The Raptors have gotten the most overall production from undrafted players so far this season, according to Win Shares, though they’re rivaled in that category by a couple of other teams that have also exceeded expectations. With little financial wiggle room in the past couple of offseasons, the Miami Heat are another team who have made do with undrafted talent — and their confidence in it is being rewarded this season. In the 2018 offseason, the Heat signed Duncan Robinson out of Michigan after he went undrafted in that year’s draft. Then, 10 months later, Miami picked up Kendrick Nunn, who also went undrafted in 2018 before playing a season in the G League for the Santa Cruz Warriors. Through almost three quarters of the season, Nunn is fifth in Win Shares among all rookies, and Robinson is averaging 12.6 points per game and shooting 43 percent from three. In a win over the Atlanta Hawks on Dec. 10, the duo combined for 70 points.

Dallas has also been surprisingly successful, and it’s not just because Luka Dončić is putting up MVP numbers. Maxi Kleber, Dorian Finney-Smith and Seth Curry all rank among the top 10 undrafted players in Win Shares this season, making significant contributions to the Mavericks’ 35-23 record. The trio of undraftees has combined for more than 30 points in 27 different games so far this season, providing significant support for Dončić and Kristaps Porzingis. Toronto (12.2), Dallas (11.5) and Miami (10.3) are far ahead of the rest of the league in terms of wins shares from undrafted players; the next closest team is Boston with 8.1 win shares from undrafted players.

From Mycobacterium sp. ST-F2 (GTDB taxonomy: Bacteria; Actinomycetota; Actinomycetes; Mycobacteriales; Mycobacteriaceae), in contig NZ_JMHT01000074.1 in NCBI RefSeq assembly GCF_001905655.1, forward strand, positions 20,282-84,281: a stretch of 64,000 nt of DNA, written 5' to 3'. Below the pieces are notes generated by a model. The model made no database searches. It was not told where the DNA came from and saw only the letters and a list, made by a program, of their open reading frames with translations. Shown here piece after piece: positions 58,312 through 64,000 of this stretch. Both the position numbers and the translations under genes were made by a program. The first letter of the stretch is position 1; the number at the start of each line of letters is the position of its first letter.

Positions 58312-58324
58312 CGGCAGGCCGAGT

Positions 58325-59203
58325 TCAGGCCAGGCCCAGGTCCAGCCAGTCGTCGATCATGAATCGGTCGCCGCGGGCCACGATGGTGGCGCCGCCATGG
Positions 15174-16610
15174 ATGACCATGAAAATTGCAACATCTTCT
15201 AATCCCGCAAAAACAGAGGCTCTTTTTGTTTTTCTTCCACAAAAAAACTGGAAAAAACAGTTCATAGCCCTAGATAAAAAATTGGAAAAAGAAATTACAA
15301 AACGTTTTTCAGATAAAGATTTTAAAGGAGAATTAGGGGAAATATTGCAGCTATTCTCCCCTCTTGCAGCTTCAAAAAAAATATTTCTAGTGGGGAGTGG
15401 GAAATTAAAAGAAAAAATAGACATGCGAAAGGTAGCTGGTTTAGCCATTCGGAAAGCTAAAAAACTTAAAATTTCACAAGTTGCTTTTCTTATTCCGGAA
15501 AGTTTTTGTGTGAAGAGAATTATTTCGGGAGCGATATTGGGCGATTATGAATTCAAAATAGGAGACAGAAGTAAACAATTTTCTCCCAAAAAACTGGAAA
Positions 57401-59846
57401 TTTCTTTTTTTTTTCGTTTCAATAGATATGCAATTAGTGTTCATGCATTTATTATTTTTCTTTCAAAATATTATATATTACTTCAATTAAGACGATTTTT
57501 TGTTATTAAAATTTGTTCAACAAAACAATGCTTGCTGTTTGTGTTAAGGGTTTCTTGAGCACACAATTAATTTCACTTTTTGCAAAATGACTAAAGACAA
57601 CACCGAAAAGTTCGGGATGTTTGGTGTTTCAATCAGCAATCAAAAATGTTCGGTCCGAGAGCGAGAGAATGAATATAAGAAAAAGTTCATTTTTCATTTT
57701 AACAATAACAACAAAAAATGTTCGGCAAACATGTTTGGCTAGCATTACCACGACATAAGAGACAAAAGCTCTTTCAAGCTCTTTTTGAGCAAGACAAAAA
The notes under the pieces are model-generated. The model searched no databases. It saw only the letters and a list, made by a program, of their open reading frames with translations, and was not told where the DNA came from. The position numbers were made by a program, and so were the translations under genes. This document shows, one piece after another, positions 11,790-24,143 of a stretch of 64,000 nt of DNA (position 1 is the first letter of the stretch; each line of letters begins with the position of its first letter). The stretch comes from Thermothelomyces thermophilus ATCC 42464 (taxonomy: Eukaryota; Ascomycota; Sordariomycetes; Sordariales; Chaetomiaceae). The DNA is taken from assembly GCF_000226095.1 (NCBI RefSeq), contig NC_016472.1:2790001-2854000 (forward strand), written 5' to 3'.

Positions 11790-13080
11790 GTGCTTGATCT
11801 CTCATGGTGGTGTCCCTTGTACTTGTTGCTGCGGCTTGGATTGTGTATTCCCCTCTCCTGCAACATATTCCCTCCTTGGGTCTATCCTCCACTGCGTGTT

For all of his contributions so far, Nunn has caught some attention in the race for Rookie of the Year. In the 70 seasons the award has been given, no winner has ever been undrafted — but this year could be different, as Nunn currently has the third-best betting odds of winning the award. Nunn is also one of only three rookies this season — the others being Davis and Brandon Clarke — drafted or undrafted, to record at least 2 Wins Above Replacement, while also to have a positive RAPTOR on both offense and defense. Nunn is averaging 15.6 points and 3.5 assists per game and has started all 54 games he’s played in, as the Heat currently hold the fourth seed in the Eastern Conference. Yet, the overwhelming favorite thus far is Ja Morant, the second overall pick in the 2019 draft for the Memphis Grizzlies, who are currently the eighth seed in the Western Conference. If the Grizzlies hold onto that final playoff spot, Nunn’s special season might go unrewarded.